One of my favorite rooms by Phillip Sides has a large object on the wall of the stairs - it doesn't look like a tapestry, but it doesn't quite look like a painting either. Whatever it is, the scale is large.
I have always found this picture to be interesting, with the lone small framed item at the bottom of the stairs. Design by Thom Felicia.
This home in an Atlanta real estate listing has been in the market for quite a while. The owners have filled the blank space on the stair wall with a variety of paintings gallery style, with paintings both large and small. I must admit, this is not the look I am going for. It comes across as way too heavy and formal to me. Also, the scale of the space needs to be grand in order to support this look, and although my space is a fine size, it is not grand!
A large painting anchors the wall in this space designed by Kerry Joyce. I certainly do not have the scale or proportion in my home to carry this off, but I appreciate the look!
A painting at the top of the stairs in Max & Company, Mrs. Howard's more casual/contemporary store.
Another picture of the stairwell at Max & Company. Everything is sold off the floor, so the scene changes every month, but I remember when these medium size framed prints were on the wall of the stairs at Max & Co. Although it is a bit hard to see them in this picture, I remember that the size of the framed prints and the soft colors of the matt and frame made them a really beautiful choice for this space.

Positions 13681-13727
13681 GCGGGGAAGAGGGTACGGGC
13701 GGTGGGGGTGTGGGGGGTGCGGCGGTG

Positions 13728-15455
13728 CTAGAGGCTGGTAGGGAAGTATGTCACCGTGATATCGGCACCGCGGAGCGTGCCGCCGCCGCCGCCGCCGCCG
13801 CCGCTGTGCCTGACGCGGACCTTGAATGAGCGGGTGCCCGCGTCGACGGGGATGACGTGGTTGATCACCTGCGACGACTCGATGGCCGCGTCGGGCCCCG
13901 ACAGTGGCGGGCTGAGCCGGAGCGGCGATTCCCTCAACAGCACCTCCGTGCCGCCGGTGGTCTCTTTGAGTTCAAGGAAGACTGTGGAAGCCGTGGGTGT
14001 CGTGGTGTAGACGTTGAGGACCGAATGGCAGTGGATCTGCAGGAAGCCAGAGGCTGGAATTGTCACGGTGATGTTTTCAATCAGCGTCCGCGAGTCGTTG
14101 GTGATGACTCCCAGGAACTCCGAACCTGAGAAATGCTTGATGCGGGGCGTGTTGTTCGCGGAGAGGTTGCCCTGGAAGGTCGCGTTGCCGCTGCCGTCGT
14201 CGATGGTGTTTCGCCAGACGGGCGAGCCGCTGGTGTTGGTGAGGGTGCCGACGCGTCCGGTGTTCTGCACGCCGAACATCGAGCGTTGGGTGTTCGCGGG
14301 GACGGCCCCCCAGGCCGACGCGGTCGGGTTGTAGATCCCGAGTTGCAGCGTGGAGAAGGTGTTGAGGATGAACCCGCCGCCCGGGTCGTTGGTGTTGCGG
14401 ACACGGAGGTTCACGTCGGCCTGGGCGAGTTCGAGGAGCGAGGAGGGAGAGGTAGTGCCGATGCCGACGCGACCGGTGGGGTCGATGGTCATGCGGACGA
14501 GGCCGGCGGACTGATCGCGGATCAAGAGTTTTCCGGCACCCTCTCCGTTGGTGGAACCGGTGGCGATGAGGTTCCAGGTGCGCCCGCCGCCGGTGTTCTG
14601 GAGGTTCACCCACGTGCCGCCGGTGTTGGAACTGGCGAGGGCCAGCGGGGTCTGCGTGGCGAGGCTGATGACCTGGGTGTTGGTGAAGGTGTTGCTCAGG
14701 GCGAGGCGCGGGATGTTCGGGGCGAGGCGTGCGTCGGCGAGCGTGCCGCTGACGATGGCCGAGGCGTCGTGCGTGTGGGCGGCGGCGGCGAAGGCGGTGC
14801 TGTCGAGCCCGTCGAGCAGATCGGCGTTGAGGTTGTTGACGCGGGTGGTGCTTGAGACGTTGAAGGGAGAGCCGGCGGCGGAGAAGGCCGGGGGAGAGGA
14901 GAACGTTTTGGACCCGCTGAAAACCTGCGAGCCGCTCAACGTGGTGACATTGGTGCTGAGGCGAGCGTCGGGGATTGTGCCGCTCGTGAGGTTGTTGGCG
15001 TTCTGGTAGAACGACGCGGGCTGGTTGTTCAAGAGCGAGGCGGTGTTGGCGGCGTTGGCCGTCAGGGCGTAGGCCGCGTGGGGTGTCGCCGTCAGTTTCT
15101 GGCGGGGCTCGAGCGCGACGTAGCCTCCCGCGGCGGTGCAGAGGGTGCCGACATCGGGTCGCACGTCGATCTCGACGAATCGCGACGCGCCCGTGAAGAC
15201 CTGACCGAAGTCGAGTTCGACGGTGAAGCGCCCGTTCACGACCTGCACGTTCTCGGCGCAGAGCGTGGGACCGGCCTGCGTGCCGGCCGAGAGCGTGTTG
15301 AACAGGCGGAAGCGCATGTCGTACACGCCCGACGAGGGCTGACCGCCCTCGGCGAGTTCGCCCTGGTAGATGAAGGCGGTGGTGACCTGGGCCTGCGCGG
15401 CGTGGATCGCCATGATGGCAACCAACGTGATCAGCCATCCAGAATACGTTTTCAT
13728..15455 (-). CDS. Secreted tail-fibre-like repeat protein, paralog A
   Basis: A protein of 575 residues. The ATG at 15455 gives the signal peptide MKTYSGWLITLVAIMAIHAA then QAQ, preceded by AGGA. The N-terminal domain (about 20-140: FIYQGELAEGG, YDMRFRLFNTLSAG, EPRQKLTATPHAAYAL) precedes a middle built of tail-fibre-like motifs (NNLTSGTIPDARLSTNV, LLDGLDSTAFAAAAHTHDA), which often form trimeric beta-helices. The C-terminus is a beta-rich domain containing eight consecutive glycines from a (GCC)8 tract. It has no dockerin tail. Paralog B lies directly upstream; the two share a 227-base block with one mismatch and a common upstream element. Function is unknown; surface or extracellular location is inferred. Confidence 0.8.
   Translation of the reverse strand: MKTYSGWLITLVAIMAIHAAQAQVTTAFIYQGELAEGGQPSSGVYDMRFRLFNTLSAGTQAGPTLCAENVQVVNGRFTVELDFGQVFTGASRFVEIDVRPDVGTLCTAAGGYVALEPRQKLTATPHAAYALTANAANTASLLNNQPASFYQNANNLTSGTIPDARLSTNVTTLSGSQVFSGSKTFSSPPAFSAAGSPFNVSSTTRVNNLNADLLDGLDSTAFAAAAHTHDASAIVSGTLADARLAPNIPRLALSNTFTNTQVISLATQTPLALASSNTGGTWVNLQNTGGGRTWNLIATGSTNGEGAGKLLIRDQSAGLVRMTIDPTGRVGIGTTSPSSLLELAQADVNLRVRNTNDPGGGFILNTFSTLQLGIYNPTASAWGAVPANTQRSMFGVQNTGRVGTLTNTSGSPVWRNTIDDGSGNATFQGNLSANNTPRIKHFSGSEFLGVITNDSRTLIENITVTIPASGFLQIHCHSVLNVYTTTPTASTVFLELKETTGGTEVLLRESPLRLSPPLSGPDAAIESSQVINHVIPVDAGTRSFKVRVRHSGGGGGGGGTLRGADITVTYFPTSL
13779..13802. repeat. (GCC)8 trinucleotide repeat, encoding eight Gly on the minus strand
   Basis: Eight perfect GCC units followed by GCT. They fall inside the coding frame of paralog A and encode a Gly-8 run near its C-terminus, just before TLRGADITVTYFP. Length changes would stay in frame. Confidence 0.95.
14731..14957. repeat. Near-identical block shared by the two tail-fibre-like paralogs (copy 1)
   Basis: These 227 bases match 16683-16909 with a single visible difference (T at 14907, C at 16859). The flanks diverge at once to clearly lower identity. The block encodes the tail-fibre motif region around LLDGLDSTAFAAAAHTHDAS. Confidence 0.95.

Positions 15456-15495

Finally, a reader sent me an email that really touched me, and I wanted to share it with you. She said that her late father was an artist, and in art "blank spaces are just as important (and sometimes more important) than the drawing/painting part of the artwork. I didn't REALLY understand what he meant until I went to a Cezanne drawing show at the Met about 20 or so years ago. He's right. I also think this rule applies to interior design. Used judiciously, empty space/blank space is powerful and dramatic, and lay people (and some decorators) don't know it/utilize it". I was so thankful to her for imparting this wisdom from her father, and it really got me thinking. What I gravitate to in interiors are clean lines, uncluttered spaces, where every piece is selected with care. I do love a contrast of positive space and negative space. So maybe it is OK to keep this wall open until I find just the right thing, or maybe just the right thing is nothing. I will post what I end up doing, and I do think that moving the contemporary piece at the top of the stairs is a good idea. Again, I would like to thank my readers for their feedback, and feel free to email me any time - I really loved hearing from so many of you yesterday.